Leukocyte extravasation is a rigorously controlled process that guides white cell movement from the vascular lumen to sites of tissue inflammation. The powerful adhesive interactions that are required for leukocytes to withstand local flow at the vessel wall is a multistep process mediated by different adhesion molecules. Platelets adhered to injured vessel walls form strong adhesive substrates for leukocytes. For instance, the initial tethering and rolling of leukocytes over the site of injury are mediated by reversible binding of selectins to their cognate cell-surface glycoconjugates.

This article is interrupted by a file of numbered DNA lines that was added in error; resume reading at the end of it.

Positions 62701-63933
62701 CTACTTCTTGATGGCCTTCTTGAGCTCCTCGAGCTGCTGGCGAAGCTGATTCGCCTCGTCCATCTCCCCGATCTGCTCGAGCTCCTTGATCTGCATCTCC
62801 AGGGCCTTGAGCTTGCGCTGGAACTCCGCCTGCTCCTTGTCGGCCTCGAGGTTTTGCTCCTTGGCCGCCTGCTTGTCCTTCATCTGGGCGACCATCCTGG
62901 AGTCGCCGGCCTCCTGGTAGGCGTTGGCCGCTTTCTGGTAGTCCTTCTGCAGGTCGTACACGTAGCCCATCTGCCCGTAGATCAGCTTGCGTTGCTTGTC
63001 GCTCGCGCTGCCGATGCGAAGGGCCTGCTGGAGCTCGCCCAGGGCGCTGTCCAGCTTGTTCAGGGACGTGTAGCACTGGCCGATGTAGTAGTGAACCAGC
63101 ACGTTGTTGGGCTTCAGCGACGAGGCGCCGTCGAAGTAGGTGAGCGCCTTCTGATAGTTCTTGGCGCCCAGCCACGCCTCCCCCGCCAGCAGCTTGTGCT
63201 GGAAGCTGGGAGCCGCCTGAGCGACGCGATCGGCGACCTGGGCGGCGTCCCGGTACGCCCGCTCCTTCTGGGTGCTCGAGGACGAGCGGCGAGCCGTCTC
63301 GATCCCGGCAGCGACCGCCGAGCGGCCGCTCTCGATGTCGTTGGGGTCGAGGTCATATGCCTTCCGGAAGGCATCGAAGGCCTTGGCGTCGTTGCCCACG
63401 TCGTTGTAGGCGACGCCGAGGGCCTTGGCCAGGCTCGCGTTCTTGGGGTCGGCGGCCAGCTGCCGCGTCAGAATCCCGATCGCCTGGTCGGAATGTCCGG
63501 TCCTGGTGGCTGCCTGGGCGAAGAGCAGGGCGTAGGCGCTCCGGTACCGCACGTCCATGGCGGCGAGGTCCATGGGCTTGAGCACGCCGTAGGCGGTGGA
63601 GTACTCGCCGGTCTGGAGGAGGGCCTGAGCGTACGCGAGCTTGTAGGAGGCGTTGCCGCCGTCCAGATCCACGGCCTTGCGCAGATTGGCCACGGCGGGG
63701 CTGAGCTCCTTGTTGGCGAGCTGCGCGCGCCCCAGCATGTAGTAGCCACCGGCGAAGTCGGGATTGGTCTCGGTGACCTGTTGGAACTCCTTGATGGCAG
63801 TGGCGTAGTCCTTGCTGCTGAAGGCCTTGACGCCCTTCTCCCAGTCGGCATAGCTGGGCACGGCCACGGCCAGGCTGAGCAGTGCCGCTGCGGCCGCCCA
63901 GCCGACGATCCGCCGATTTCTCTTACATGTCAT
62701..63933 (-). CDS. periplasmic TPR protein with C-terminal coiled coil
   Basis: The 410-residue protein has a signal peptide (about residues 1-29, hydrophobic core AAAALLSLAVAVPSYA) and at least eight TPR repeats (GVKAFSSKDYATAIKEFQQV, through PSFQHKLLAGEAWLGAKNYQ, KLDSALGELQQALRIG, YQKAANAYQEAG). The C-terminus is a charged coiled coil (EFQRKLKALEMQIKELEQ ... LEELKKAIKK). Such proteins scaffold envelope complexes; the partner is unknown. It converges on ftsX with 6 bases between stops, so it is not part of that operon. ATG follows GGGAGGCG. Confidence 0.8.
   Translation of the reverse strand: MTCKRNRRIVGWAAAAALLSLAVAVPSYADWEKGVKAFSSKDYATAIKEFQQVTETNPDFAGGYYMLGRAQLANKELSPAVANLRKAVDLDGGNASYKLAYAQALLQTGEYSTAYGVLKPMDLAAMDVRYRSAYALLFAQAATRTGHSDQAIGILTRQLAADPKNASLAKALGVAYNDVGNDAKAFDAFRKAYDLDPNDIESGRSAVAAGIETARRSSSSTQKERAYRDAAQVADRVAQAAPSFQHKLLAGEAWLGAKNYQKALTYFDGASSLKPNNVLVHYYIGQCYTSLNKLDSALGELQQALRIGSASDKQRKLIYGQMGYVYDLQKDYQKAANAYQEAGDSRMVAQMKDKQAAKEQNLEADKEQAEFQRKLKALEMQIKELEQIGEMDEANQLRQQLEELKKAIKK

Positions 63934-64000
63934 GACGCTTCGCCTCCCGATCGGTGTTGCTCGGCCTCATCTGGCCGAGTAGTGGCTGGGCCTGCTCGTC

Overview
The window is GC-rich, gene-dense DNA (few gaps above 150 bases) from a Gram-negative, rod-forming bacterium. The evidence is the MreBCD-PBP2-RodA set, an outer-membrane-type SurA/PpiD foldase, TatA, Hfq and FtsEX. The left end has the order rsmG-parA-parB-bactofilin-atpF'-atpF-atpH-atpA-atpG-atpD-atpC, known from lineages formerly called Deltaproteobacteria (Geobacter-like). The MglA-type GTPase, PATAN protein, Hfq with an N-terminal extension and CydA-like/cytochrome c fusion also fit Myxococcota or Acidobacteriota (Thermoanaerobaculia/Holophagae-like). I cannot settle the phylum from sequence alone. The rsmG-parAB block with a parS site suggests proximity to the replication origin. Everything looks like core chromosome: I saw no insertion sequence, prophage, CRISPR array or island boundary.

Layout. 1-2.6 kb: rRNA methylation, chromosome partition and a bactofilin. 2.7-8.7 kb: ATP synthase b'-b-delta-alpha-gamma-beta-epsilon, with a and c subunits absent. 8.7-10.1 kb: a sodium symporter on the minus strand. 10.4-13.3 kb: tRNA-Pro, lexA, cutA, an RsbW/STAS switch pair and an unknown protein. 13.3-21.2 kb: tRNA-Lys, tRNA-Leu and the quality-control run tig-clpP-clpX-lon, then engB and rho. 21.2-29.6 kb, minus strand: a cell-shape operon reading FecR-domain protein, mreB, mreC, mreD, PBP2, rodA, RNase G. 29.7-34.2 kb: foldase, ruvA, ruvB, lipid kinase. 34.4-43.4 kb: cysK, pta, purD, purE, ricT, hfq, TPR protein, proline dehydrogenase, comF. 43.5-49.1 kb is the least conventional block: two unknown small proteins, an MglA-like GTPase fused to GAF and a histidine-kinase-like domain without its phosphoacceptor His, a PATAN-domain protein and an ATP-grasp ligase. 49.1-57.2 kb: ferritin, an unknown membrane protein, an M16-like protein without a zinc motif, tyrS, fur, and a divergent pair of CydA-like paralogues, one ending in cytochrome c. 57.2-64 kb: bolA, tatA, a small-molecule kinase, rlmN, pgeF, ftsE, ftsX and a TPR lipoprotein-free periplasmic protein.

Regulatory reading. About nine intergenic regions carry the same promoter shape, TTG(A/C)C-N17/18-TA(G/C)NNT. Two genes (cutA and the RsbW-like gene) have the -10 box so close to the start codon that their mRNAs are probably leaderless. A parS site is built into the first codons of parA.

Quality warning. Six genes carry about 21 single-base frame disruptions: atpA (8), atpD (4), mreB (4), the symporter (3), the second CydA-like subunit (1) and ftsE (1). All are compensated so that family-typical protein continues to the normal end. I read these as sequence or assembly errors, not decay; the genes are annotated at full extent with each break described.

Endothelial cells are tightly connected through various proteins, which regulate the organization of the junctional complex and bind to cytoskeletal proteins or cytoplasmic interaction partners that allow the transfer of intracellular signals. An important role for these junctional proteins in governing the transendothelial migration of leukocytes under normal or inflammatory conditions has been established.
This pathway describes some of the key interactions that assist in the process of platelet and leukocyte interaction with the endothelium, in response to injury.
|GO Biological Process||leukocyte migration (0050900)|
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